Q: I already have a will, isn’t that enough?

A will only controls assets that are titled in your name alone. It does not control jointly owned property, life insurance policies, or retirement accounts. A will cannot help if you become mentally disabled. Finally, a will must go through a legal process called probate in which a court proceeding is used to carry out the instructions in a Last Will and Testament. Probate is costly, time consuming, and public.

Q: What happens when a person dies without a will, but leaves property in their name?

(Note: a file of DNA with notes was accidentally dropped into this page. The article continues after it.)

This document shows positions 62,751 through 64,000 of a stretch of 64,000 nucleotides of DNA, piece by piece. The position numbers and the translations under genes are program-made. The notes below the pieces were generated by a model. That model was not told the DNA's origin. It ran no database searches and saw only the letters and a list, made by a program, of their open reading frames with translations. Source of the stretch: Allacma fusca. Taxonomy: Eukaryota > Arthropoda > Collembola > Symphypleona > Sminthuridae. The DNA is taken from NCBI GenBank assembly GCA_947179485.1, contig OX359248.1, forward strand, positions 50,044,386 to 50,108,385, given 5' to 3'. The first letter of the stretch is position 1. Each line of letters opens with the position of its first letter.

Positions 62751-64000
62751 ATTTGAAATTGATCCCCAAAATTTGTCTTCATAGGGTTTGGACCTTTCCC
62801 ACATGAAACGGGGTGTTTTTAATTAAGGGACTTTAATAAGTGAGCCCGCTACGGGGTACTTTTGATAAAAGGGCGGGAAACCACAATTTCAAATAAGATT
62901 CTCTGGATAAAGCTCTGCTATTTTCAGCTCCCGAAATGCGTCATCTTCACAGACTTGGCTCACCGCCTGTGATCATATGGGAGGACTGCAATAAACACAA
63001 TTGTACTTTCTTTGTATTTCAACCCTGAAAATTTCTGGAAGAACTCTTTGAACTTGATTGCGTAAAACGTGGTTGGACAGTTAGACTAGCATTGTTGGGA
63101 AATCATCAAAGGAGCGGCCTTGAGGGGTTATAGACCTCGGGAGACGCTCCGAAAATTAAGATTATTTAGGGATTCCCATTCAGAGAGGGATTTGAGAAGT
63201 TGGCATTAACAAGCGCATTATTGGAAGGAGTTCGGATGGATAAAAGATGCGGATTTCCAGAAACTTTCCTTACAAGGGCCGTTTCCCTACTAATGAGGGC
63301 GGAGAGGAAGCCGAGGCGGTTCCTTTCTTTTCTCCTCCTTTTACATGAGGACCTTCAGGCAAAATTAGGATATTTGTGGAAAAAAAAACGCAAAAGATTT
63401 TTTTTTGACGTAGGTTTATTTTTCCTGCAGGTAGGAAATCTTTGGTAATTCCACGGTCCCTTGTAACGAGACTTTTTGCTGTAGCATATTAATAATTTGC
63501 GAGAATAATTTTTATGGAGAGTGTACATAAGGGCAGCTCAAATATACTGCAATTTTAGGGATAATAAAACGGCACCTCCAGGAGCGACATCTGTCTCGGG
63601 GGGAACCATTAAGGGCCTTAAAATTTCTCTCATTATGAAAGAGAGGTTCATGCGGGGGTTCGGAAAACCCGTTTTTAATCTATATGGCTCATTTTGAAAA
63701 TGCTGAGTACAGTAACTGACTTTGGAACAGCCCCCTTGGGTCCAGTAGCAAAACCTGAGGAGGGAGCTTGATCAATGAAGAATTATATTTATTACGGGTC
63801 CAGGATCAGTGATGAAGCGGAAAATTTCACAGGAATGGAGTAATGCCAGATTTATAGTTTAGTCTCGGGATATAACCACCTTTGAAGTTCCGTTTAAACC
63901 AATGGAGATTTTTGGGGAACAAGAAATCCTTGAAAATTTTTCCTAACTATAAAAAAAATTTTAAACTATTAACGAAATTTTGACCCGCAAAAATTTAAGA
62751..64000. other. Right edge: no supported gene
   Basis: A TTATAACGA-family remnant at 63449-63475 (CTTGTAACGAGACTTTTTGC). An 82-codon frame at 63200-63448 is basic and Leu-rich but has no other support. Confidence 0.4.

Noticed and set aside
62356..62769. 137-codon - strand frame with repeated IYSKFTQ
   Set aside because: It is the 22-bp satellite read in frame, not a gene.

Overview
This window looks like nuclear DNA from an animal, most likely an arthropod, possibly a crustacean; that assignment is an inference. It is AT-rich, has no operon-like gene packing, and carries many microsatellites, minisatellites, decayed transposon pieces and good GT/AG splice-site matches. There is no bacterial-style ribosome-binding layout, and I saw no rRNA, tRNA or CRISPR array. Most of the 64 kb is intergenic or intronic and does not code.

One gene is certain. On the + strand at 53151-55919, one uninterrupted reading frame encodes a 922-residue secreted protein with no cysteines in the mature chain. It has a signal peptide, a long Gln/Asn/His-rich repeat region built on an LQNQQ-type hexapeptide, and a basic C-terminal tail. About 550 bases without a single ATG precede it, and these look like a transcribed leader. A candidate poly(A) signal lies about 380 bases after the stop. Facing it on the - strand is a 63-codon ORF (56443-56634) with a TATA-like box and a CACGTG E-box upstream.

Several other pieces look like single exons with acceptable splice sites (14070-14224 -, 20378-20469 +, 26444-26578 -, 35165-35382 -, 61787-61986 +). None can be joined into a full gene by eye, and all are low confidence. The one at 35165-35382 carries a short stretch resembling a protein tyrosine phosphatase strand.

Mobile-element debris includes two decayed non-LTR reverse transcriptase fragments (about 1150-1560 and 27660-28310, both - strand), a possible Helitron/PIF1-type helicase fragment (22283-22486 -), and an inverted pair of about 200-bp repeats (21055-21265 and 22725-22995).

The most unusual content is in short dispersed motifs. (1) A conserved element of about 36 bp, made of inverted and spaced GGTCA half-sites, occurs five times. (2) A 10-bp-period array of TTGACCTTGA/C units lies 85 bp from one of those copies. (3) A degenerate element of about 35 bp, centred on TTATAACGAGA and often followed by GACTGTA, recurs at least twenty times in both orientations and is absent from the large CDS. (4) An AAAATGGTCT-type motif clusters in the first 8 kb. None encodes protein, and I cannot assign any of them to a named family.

The probate court follows the state law which decides who gets what.

Q: What if my partner and I aren’t married?

While planning their estates, same-sex and unwed couples have additional considerations to bear in mind when compared with married couples, and they really need to have several legal documents in place in order to insure that their wishes are carried out. Estate planning is a complex and highly specialized area of law with many potential pitfalls, and understanding and avoiding these mistakes will help to ensure that you and your partner’s wishes are fulfilled. Working with an experienced estate planning firm will help you and your partner achieve your estate planning goals.